I teach courses on applied game theory (graduate), authoritarian politics (undergraduate and graduate), and research methods for honors students (undergraduate). I completed my Ph.D. in political science and Master's degree in economics at the University of California, Berkeley, and received a B.A. with Highest Distinction from the University of Virginia (reigning national champs in men's basketball, possibly for the rest of time). Outside of research, I enjoy watching sports even though my teams usually lose (the joys of Mets fandom) and spending as much time as I can outside when "winter is coming" as opposed to already here.
I am an assistant professor in the political science department at the University of Rochester. My research focuses on the strategies that political rulers pursue to survive in power and their consequences, mostly in non-democratic settings. Using game theoretic models as well as empirical analysis of historical and contemporary data, I study how rulers’ tradeoffs affect macro-political outcomes—civil war, regime stability and transitions, and state-building—in various substantive settings. Specific topics that I address in recent publications and ongoing research projects include: the onset and evolution of elections under colonialism; how dictators strategically share power and repress; and how each of oil wealth and pre-colonial states affect prospects for contemporary civil wars, with a particular focus on distinguish center-seeking and separatist civil wars. Recent publications appear in American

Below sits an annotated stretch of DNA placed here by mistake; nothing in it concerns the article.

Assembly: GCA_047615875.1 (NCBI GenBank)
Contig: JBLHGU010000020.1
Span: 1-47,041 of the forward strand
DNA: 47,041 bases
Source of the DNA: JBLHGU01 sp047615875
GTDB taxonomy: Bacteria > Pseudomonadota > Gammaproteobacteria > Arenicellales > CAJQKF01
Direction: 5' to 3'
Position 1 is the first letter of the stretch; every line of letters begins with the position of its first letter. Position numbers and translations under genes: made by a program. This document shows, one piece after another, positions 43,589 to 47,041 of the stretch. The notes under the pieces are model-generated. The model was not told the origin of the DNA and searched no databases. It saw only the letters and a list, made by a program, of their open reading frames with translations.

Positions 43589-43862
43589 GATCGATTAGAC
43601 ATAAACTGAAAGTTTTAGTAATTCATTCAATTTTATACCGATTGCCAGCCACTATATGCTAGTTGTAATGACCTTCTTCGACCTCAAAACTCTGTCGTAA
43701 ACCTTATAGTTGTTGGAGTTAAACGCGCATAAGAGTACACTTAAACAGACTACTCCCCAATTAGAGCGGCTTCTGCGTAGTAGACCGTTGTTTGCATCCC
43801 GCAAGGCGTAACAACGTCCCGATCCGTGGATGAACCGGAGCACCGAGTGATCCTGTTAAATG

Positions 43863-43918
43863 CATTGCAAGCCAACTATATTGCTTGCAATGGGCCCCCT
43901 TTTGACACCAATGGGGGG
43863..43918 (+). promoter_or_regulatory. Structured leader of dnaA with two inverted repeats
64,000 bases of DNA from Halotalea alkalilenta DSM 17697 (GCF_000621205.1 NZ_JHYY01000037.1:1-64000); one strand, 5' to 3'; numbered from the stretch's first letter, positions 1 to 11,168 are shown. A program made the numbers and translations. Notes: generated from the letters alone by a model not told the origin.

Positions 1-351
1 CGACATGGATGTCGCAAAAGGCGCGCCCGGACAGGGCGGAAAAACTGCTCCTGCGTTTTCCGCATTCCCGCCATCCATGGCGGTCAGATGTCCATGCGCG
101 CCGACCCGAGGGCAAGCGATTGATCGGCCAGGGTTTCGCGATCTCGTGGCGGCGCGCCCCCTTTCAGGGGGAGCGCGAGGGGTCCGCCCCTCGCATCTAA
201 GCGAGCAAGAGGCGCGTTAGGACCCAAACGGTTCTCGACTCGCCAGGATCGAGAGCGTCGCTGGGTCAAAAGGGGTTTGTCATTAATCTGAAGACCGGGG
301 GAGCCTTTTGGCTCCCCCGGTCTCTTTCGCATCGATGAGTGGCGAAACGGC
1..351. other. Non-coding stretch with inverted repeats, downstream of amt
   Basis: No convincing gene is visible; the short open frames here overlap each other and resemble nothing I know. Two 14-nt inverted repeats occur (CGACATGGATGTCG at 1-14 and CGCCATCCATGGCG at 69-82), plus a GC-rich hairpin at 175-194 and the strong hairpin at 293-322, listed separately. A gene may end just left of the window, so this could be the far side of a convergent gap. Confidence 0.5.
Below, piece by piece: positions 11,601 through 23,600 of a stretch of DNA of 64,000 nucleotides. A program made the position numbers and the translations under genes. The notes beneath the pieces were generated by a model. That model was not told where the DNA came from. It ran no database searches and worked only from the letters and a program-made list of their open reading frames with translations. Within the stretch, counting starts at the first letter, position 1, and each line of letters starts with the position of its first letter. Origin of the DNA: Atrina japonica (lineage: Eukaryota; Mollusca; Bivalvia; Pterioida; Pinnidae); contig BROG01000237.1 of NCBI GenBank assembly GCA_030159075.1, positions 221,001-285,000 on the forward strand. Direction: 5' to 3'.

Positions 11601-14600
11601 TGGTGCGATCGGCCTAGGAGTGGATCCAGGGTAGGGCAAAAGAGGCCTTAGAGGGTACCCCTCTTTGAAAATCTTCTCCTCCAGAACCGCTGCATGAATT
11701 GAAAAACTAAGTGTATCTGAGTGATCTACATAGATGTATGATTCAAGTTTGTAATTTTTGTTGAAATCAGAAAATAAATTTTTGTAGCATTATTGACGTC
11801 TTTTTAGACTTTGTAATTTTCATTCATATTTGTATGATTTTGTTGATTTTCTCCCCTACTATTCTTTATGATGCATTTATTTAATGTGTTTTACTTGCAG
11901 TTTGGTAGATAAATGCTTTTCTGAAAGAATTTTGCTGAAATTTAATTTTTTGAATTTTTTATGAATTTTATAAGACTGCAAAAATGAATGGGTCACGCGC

Journal of Political Science, Comparative Political Studies,
International Organization, International Studies Quarterly,
Journal of Comparative Economics, Journal of Politics, Journal
of Theoretical Politics, and World Politics.